Groundbreaking documentary series features America's fastest growing ethnic group
“Asian Americans” is a five-hour film series that will chronicle the contributions, and challenges of Asian Americans, the fastest growing ethnic group in America. Personal histories and new academic research will cast a new lens on U.S. history and the role Asian Americans have played in it. The program airs on Monday, May 11, 2020 at 8 p.m. and Tuesday, May 12, 2020, at 8 p.m.on PBS Hawaii. HI Now guest host Kainoa Carlson spoke to filmmaker S. Leo Chiang about the series.
The film series will look at ways in which the Asian experience in the U.S. illuminates the larger American story and explore the role Asian Americans have played in the evolution of the American identity, in the context of migration, diversity and global connectedness.
Told through individual lives and personal histories, “Asian Americans” explores the impact of this group on the country’s past, present, and future. Led by a team of Asian American filmmakers, including Academy Award-nominated series producer Renee Tajima-Peña (Who Killed Vincent Chin?, No Más Bebés), “Asian Americans” examines the significant role of Asian Americans in shaping American history and identity, from the first wave of Asian immigrants in the 1850s and identity politics during the social and cultural turmoil of the twentieth century to modern refugee crises in a globally connected world.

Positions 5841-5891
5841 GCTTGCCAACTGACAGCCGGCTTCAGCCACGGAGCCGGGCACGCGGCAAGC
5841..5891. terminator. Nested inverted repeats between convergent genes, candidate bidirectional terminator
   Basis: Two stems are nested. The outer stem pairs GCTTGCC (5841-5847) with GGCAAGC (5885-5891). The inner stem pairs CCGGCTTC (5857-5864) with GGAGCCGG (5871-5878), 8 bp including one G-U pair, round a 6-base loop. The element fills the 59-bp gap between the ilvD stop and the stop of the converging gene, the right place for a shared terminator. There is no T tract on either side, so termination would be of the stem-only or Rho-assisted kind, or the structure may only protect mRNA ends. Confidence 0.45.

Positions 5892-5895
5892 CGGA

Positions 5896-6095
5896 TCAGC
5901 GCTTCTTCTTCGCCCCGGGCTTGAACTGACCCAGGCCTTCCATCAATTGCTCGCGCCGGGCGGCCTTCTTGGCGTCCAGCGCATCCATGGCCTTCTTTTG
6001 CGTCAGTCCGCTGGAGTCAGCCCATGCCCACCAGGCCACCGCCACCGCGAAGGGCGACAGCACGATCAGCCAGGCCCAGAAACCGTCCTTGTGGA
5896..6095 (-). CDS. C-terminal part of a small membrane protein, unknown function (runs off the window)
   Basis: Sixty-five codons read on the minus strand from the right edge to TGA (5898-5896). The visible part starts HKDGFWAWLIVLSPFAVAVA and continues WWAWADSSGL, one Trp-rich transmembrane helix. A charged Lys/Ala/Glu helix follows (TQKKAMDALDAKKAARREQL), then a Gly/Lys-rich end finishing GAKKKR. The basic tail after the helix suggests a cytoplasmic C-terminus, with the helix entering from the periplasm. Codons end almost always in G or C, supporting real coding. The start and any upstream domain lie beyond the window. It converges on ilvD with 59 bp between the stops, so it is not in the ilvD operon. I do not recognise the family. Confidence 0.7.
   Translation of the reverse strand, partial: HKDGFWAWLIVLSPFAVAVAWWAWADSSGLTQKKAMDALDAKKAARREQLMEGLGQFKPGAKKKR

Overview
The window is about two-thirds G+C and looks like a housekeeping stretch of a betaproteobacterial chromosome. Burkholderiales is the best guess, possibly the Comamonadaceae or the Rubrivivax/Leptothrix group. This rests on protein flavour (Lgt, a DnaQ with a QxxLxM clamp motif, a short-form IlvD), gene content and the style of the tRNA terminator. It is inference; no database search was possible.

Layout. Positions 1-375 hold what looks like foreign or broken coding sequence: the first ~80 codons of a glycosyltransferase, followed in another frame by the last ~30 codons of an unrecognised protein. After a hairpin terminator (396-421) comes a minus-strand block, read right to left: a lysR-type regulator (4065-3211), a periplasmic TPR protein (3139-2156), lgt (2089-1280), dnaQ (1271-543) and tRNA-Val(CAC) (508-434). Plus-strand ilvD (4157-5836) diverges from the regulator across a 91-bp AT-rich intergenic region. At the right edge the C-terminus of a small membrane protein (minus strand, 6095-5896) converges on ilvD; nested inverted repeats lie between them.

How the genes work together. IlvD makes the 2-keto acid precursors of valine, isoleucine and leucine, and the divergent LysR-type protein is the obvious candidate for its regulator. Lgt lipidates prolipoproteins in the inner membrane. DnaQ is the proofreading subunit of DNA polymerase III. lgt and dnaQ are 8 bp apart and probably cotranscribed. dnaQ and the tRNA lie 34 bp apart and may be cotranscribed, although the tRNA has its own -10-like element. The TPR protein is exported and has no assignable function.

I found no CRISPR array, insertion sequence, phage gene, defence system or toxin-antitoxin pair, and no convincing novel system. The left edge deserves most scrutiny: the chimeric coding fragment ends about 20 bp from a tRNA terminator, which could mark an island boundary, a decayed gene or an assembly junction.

As America’s home for documentaries, PBS is committed to telling stories that illuminate and celebrate the rich diversity of our country and are proud to share this important series with our audiences, and to deepen understanding about the extraordinary impact of Asian Americans on our national identity.
About S. Leo Chiang:
Chiang is an independent documentarian. His Emmy Award-nominated film, A Village Called Versailles, about the rebuilding and transformation of the Vietnamese American community in post-Katrina New Orleans, picked up eight film festival awards, aired on PBS Independent Lens series, and has been acquired by more than 200 libraries. His last documentary, Out Run, which profiles the only LGBT political party in the world, premiered at the 2016 Full Frame Documentary Film Festival and won Best Cinematography at the Los Angeles Asian Pacific Film Festival.
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